Your editorial on gas mileage (“MPG Follies,” Nov. 20) is a perfect example of why U.S. consumerism and selfishness are despised around the world.
Increasing MPG, Increasing consumption
You say “reducing fuel consumption will just encourage people to drive more miles.” What kind of rationalization is that? So should we make more heavy gas guzzlers so people will drive less? Is that your position?
Then you claim to oppose fuel taxes because they makes things more expensive to consumers. Of course they do. Taxes are supposed to encourage people to consume less instead of more.
And using Europe as an example was really a poor choice. Again, I quote your piece: “High fuel taxes in Europe haven’t spawned super-fuel-efficient technologies there”.
What’s that again? In fact, Europe is far more advanced in designing diesel engines than the U.S. will be years from now. And I haven’t heard of Europeans going hungry because of high fuel taxes. What I know is that Europe as a whole is far more environmentally responsible and consumes far fewer natural resources per capita than the U.S.
The United States has 5% of the world population and yet we use about 25% of the world’s oil output. But none of this matters to you. The consumer is king. The rest of the world can take a hike. And we can all thank the great insight from The Cato Institute.
You should have more variety in your editorial content other than continuous “America First” nonsense.
More-efficient cars lead to more miles driven. That’s not a rationalization. It’s what always happens when tougher CAFE standards go into effect. There has been quite a bit of supporting research on this, but to cite just one source, a 2001 study by the National Research Council found that CAFE “reduces the fuel cost per mile of driving, thereby encouraging faster growth in vehicle travel than would otherwise be the case.”
And if Europe is more advanced in designing diesel engines, that fact is not reflected in mpg ratings. It is important to note that European mpg ratings are often given in imperial gallons which are equivalent to about 1.2 U.S. gallons. That makes the mpg ratings of vehicles there sound impressive. And if Europeans are “environmentally responsible,” it is certainly not because they drive diesels. If you happen to believe CO2 emissions are “environmentally irresponsible,” then you should note that diesel fuel produces about 13% more CO2 per unit of energy than gasoline, at least according to the figures I’ve seen.
Finally, it should also be noted that the U.S. buys oil on the world market from willing sellers at mutually agreed upon prices. We only use as much oil as we are willing to pay for. Lee Teschler
The demand for gasoline in India and China is increasing as their growing middle classes spend its money on cars. Meanwhile, output and exports from Mexico, Iran, and Venezuela are shrinking as they kick out or reduce the involvement of major oil companies. Given this situation, and oil at over $80 a barrel, the best you can do is quote that bastion of conservatism, the Cato Institute, to tell us that with higher mpg cars, that we will drive more. I think not.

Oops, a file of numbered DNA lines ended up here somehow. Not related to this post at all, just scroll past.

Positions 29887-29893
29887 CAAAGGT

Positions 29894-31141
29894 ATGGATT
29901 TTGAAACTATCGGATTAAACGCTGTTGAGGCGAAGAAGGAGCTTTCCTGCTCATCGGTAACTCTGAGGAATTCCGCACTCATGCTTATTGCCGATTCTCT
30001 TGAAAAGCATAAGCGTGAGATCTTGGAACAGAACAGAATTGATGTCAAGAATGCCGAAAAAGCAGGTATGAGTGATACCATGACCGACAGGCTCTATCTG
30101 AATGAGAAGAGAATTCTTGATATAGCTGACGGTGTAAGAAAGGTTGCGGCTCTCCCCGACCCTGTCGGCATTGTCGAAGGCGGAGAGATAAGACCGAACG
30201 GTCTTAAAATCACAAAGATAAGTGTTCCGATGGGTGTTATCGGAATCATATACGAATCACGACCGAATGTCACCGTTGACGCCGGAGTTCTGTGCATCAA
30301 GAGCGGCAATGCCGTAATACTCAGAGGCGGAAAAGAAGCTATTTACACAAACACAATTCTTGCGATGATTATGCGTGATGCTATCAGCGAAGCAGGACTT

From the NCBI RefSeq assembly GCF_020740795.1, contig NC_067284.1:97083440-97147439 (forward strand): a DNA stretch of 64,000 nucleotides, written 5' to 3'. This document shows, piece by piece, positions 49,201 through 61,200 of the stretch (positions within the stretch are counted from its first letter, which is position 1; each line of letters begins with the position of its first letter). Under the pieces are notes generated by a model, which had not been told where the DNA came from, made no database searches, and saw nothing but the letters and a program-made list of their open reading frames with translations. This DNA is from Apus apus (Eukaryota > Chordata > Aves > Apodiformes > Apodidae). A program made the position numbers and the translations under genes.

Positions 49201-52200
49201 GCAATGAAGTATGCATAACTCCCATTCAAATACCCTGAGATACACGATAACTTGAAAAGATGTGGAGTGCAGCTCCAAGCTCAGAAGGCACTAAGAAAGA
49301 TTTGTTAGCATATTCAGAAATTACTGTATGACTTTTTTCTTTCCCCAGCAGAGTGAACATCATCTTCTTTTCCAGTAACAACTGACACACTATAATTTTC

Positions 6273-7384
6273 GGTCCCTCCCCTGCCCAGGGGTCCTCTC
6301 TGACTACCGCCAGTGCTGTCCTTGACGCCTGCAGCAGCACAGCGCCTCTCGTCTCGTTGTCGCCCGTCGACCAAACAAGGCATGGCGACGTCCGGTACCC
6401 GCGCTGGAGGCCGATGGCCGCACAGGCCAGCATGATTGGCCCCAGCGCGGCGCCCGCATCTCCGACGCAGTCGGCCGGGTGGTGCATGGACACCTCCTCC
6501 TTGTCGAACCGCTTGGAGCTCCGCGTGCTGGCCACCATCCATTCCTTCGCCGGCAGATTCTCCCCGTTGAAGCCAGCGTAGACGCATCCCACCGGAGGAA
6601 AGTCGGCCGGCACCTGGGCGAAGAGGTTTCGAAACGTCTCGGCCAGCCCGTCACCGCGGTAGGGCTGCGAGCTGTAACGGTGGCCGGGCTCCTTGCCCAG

I believe Henry Ford II said: “Lead, follow, or get out of the way”. The countr y needs increased CAFE standards and car companies need a new strategy for making. It is time for them and you to look to the future.
If high mpg ratings sell cars, we won’t need CAFE mandates to get high mpg vehicles. The market will take care of that all by itself. And it isn’t just the Cato Institute that noted the tendency to drive more as mpg ratings improve. Studies I’ve seen referenced from the National Research Council and the Brookings Joint Center for Regulatory Studies, among others, say the same thing. And “developing countries” that have kicked out major oil companies have done so to install their own state-run monopolies. Any reductions in oil output from these countries more likely arise from inefficient management rather than from concerted efforts to reduce output.
In this age of self-serving politicians and alarmist environmentalists who frequently ignore most of the facts to get their message out to the gullible public, it is refreshing to read your editorials and see there is someone out there who sees the overall picture. You have consistently recognized the whole pie, not just a preferred slice, and that is rare these days. I’ve thought to write before, but your latest on Toyota’s qualms over mpg follies finally got me “off the dime.”
You have earned a big “thank you” for your December 13 issue. The article on the engineering shortage is a wonderful gift to those of us who noticed that salaries barely kept up with inflation in the “good years.” Was the market economy not in effect for engineers’ salaries? Now you have published data showing that the supply and demand balance is working, so the shortage scare mongers should not have it so easy as they try to mislead young people. And the insight into the effect grants (or government subsidies) have on researchers’ future employment is priceless. Maybe the nation will recognize the value of having professors actually teach instead of chasing research grants. Maybe too much to hope for.
From the engineering standpoint, the material engineering article on copper alloys is timely and informative. Converting that knowledge into viable products will be a challenge to your readers and great benefit to health.
Thank you, but be careful with that stuff. It might go to my head.